The Linux (or GNU/Linux) operating system has always been promoted not only as a free (of monetary costs) alternative to the likes of Windows or macOS, it is also praised for its security, privacy, and adaptability to all kinds of devices and use cases. Despite those strengths, it retains an almost fractional slice of the consumer desktop market for various reasons. One of the most cited reason is having no access to the most popular PC games in the market. Almost two years ago, Valve released its Proton tool for Steam and it has had a tremendous though mostly unpublicized effect on the Linux gaming market.

Proton is something like a compatibility layer that would allow games developed for Windows to run on Linux. Itself based on WINE (WINE Is Not an Emulator) that does the same for Windows programs in general, Proton is being enabled for a lot of titles but Linux users have always had the option to use it on any and all games in their Steam catalog to varying degrees of success.

Given how running Windows games on Linux via WINE has been a hit or miss affair for years, it might be easy to downplay its effects on the Linux gaming market. Fortunately, the Linux gaming Boiling Steam site puts some numbers into perspective. Using the unofficial ProtonDB community site’s stats, it estimates that almost 6,000 games on Steam have been registered, and these are just those labeled a “Platinum” titles.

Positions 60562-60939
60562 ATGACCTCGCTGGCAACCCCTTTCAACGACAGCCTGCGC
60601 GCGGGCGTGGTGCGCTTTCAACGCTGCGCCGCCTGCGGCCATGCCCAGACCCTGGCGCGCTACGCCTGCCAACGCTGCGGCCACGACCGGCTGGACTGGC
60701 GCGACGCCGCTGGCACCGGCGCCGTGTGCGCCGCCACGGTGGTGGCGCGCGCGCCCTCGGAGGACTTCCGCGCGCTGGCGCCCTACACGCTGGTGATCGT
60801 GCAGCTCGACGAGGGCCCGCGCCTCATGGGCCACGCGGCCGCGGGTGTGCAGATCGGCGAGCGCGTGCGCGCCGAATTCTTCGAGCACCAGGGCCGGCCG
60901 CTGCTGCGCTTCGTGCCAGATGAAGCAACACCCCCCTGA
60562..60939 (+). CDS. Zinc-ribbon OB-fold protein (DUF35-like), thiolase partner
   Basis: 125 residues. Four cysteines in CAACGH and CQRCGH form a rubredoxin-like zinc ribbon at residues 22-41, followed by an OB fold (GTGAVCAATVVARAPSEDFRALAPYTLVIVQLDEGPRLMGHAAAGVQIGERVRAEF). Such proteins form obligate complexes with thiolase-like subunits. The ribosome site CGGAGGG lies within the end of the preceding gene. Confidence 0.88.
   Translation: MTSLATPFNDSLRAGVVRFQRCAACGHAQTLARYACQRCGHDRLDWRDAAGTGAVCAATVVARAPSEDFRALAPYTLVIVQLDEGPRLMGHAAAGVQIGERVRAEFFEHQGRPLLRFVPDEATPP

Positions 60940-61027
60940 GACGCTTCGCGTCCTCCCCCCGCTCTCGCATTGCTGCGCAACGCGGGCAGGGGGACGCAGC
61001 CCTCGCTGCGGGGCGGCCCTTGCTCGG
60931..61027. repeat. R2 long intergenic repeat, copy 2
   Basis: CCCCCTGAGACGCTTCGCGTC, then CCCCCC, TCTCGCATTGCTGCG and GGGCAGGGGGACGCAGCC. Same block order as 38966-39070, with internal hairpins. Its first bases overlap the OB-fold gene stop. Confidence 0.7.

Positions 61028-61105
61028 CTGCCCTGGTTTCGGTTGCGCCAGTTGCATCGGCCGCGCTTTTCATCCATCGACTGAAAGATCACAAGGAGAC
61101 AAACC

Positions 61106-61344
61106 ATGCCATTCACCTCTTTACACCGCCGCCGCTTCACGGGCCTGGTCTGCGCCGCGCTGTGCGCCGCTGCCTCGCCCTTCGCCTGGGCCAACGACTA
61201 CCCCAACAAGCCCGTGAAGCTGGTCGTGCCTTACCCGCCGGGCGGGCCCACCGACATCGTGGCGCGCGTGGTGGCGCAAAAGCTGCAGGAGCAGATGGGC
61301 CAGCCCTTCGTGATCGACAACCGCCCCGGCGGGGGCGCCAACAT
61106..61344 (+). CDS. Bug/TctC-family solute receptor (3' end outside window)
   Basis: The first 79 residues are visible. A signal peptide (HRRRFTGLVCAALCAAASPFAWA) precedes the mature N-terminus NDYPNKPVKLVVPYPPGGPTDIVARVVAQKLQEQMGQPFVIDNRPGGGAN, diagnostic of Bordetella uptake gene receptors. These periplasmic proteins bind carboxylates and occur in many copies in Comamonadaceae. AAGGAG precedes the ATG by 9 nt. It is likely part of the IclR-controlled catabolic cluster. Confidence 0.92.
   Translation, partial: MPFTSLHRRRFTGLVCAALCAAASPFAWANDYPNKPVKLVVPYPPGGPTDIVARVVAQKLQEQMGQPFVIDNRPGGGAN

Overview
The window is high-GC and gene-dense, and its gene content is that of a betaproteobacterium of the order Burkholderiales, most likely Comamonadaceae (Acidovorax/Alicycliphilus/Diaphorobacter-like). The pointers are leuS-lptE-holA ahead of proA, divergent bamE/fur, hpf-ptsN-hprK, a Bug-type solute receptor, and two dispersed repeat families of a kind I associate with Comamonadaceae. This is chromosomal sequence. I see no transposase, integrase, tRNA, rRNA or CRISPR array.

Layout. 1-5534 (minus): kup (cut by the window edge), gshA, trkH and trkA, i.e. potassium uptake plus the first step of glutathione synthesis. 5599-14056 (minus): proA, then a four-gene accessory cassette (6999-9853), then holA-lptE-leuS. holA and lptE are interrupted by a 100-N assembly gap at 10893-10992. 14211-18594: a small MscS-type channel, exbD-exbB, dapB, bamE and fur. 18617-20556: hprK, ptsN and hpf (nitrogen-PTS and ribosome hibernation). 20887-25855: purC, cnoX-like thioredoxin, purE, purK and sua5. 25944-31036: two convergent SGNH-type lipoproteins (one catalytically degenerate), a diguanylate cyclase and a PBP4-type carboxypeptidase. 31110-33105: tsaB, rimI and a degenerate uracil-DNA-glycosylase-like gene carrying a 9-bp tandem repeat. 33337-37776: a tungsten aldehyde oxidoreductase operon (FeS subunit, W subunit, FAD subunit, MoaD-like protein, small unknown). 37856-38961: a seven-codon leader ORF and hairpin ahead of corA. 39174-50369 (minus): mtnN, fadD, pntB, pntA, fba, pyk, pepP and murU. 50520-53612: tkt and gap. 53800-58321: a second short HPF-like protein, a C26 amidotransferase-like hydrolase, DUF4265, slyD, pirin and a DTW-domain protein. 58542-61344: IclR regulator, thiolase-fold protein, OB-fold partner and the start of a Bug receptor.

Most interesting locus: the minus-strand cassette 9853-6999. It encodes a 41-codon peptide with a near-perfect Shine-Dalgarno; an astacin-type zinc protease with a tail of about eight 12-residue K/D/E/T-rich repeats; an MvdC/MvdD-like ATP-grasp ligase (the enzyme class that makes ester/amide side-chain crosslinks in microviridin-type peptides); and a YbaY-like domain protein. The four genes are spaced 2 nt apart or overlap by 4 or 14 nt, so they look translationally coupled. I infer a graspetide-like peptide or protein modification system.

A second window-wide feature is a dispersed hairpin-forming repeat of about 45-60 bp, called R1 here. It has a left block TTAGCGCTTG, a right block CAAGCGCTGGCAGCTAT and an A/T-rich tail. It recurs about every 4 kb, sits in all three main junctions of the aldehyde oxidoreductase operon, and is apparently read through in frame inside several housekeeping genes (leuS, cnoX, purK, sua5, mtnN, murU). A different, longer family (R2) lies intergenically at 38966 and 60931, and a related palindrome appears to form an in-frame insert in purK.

These Platinum games are titles that have been reported to run on Linux via Proton without any modification whatsoever. The site theorizes that the total number might even be higher if you take into account games that require very small changes, like a settings flag or command line option. There could be hundreds more that are also undocumented on ProtonDB.

While many Linux users would prefer that games themselves support the OS natively, it isn’t something that is easy or financially feasible for some. This news could at least help raise the profile of Linux as a viable gaming platform to attract more gamers into the fold. And with more gamers, developers and publishers might also have more incentive to support it for their next AAA title.

Linux is intimidating. I recall the first time I was exposed to the OS on a server farm. It required me to grow accustomed to the differences quickly. Still, once you’ve played around with the OS — and bricked numerous installs — you overcome those initial fears of not knowing what’s going on, and it becomes just as (if not more) user-friendly than other desktop-class operating systems.

Ubuntu is a distribution of Linux and remains to this day as the most popular destination for not only Linux veterans, but also newcomers to the platform. If you’re looking for a single distribution (or ‘distro’) to try out for the first time, give Ubuntu a go. It has an incredibly active support community that’s more than happy to lend a hand to get you settled in.

If you like to install Steam on your system head to our Steam Installation Guide Page to install it on your system.